You know the old saying “location is everything”? Well, here’s a story that proves there’s truth in the statement. Gretna Green, Scotland, became a popular destination purely because of where it is on a map. In the mid 1700’s, English law was updated and as a result, laws around marriage were tightened. The new laws stipulated that couples had to …
I first learned about polterabend from my brother and sister-in-law last week, at Thanksgiving. They’ve been living in Germany for a few years now and have so many great stories about life abroad, but this particular story resonated with me given the fact that it was wedding related. So it turns out, there’s a tradition in Germany called polterabend, where guests are …
Historically speaking, brides were certainly fearful of evil spirits crashing the wedding. The flower girls is just one of many measures, turned wedding tradition, taken to protect the wedding from them. At Contagious Events, we believe some wedding traditions are downright silly. Do them if you’d like to, but if it’s out of obligation, the tradition is most likely rooted …
The traditional Irish saying goes:
Marry when the year is new, always loving, kind, and true.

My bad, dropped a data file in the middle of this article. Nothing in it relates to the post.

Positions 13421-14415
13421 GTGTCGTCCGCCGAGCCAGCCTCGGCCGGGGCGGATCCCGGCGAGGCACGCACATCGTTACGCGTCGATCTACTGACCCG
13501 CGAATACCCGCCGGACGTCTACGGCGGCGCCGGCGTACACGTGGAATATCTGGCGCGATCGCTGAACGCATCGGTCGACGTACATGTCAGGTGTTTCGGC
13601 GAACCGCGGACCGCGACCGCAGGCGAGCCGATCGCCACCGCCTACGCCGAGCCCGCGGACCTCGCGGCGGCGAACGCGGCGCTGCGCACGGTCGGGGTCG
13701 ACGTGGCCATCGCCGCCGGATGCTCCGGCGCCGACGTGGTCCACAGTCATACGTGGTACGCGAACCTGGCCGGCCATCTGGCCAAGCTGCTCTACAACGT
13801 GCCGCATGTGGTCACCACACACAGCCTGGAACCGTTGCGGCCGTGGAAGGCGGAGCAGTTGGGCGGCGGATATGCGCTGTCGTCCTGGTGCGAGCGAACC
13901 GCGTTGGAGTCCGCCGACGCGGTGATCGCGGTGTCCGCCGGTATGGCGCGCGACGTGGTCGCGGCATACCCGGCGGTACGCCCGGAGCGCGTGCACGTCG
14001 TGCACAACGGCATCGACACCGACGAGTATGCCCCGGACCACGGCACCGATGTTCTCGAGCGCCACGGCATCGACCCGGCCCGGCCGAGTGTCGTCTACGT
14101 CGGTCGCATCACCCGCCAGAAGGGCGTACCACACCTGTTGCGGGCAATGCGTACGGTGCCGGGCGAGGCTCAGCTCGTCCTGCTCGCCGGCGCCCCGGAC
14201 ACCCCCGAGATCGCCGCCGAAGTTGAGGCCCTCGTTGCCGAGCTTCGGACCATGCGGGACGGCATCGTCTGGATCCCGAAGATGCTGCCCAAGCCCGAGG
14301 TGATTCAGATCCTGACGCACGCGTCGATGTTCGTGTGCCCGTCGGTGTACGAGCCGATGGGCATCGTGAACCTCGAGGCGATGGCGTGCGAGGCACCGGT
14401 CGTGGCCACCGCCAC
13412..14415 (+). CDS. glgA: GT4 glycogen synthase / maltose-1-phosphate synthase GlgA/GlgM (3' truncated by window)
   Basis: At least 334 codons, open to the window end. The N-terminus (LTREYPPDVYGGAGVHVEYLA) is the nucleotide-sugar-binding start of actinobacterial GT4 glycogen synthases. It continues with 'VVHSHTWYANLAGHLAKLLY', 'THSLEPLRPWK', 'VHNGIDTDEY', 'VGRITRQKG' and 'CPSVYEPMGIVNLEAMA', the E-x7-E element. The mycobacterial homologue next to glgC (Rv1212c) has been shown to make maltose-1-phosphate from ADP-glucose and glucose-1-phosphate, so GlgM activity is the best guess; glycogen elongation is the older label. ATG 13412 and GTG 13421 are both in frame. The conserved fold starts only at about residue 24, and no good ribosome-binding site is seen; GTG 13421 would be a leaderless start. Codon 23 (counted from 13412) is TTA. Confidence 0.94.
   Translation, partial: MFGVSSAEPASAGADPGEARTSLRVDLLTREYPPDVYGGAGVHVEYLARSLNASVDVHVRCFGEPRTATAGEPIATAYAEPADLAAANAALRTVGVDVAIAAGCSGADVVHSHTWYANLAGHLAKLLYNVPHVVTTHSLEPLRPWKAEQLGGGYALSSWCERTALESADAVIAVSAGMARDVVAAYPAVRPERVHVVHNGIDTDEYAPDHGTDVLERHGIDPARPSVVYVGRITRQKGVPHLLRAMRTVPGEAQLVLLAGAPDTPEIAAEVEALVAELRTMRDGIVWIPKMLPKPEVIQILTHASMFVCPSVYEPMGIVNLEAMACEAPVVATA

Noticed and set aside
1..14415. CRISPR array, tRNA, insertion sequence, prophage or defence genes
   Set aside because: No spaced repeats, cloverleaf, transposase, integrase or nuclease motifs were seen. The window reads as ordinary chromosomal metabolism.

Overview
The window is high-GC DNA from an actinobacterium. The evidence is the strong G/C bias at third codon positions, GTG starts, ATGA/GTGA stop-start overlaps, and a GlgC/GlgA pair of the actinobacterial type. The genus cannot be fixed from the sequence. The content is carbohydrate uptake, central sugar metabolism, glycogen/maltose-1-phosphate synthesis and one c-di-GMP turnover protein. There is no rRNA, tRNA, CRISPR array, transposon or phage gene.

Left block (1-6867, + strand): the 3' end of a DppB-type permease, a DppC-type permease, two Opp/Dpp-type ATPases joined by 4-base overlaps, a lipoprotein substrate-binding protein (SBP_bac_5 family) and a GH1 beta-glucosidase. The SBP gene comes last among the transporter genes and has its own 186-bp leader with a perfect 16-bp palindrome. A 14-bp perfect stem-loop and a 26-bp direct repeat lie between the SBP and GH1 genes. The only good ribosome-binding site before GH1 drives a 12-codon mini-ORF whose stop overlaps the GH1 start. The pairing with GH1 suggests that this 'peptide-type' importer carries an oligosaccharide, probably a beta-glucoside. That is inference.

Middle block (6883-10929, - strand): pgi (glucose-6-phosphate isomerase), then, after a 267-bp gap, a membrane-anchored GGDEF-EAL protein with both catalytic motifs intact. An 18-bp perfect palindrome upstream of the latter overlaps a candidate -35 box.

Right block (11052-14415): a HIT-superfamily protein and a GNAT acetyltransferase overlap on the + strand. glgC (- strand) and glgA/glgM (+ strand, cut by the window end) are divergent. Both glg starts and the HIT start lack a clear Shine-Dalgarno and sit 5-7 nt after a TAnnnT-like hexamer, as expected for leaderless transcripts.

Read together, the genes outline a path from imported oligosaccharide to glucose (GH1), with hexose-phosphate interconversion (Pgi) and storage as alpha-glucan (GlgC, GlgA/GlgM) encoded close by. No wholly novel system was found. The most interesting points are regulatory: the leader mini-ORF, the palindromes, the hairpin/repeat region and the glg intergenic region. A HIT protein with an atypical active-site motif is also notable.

When February birds do mate, you may wed, nor dread your fate.
If you wed when March winds blow, joy and sorrow both you’ll know.
Marry in April when you can, joy for maiden and for man.
Marry in the month of May, you will surely rue the day.
Marry when June roses blow, over land and sea you’ll go.
They who in July do wed, must labor always for their bread.
Whoever wed in August be, many a change are sure to see.
Marry in September’s shine, your living will be rich and fine.
If in October you do marry, love will come but riches tarry.
If you wed in bleak November, only joy will come, remember.
When December’s rain fall fast, marry and true love will last.
At least this gold is going towards a wonderful cause, what could be better than creating a piece of jewelry that unites couples?!
In fact, some baby elephant’s are born weighing in around 200 pounds, so Queen Victoria’s cake actually weighed more than some newborn elephants!
The tradition of the flower girl originated from Ancient Rome. Her job was to carry wreaths of herbs and wheat down the aisle, symbolizing prosperity and fertility.
During the Medieval period, a young girl carried garlic down the aisle which was said to ward off evil spirits.
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